Scandinavian Working Papers in Economics

Seminar Papers,
Stockholm University, Institute for International Economic Studies

No 612: Separation of powers and accountability: Towards a formal approach to comparative politics

Torsten Persson (), Gerard Roland and Guido Tabellini
Additional contact information
Torsten Persson: Institute for International Economic Studies, Stockholm University, Postal: Stockholm University, S-109 61 Stockholm, Sweden
Gerard Roland: Université Libre de Bruxelles
Guido Tabellini: Bocconi University

Abstract: A political constitution is like an incomplete contract: it spells out a procedure for making decisions and for delegating power, without specifying the content of those decisions. This creates a problem: the appointed policymaker could use this power for his own benefit against the interests of the citizens. In democracies, elections are the primary mechanism for disciplining public officials. But elections are not sufficient. Separation of powers between executive and legislative bodies helps the voters, in two distinct ways. First, it can elicit information held by the appointed officials and not otherwise available to the voters. Second, by playing one body against the other and by aligning the interest of the weaker body with their own, the voters can induce the two bodies to discipline each other. Separation of power only works to the voters' advantage if it is appropriately designed, however, and it can be detrimental if it creates a 'common pool' problem.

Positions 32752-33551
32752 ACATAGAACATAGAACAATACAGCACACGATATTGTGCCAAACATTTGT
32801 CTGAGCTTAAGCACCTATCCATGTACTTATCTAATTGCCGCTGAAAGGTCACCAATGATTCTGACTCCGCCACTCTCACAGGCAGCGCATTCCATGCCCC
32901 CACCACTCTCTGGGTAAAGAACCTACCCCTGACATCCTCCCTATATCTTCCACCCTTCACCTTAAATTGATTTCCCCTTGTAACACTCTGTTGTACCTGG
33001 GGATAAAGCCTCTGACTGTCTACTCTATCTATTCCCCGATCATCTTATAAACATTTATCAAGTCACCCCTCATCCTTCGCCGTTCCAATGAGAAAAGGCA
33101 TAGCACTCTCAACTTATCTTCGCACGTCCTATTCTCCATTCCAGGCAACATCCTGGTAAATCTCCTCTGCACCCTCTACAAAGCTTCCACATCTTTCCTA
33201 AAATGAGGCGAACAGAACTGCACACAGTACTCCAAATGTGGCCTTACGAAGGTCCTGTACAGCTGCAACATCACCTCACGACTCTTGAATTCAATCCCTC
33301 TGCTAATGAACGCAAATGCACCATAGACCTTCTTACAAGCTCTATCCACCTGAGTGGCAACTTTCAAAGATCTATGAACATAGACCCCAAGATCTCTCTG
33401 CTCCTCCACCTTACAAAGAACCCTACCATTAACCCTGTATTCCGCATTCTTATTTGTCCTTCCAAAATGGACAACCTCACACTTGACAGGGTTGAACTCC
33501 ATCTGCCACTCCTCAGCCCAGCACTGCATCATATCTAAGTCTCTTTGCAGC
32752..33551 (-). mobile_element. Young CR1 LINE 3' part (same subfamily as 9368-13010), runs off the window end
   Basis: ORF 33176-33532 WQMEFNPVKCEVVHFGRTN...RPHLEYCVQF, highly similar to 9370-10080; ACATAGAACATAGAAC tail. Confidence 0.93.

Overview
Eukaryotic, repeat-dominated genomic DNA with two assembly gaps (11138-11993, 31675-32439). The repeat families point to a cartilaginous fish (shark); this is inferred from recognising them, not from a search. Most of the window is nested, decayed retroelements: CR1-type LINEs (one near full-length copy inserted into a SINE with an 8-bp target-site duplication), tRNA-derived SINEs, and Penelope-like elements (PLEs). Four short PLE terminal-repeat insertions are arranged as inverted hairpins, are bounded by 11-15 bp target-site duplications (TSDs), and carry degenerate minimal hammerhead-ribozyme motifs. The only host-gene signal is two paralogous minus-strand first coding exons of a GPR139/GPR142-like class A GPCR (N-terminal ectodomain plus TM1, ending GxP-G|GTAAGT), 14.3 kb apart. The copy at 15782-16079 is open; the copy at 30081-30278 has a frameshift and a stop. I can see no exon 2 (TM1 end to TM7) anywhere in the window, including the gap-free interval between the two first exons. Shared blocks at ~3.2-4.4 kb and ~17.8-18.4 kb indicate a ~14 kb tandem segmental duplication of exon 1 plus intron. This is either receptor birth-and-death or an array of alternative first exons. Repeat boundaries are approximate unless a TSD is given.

Keywords: political constitution; Separation of powers; common pool

JEL-codes: H10

35 pages, November 6, 1997

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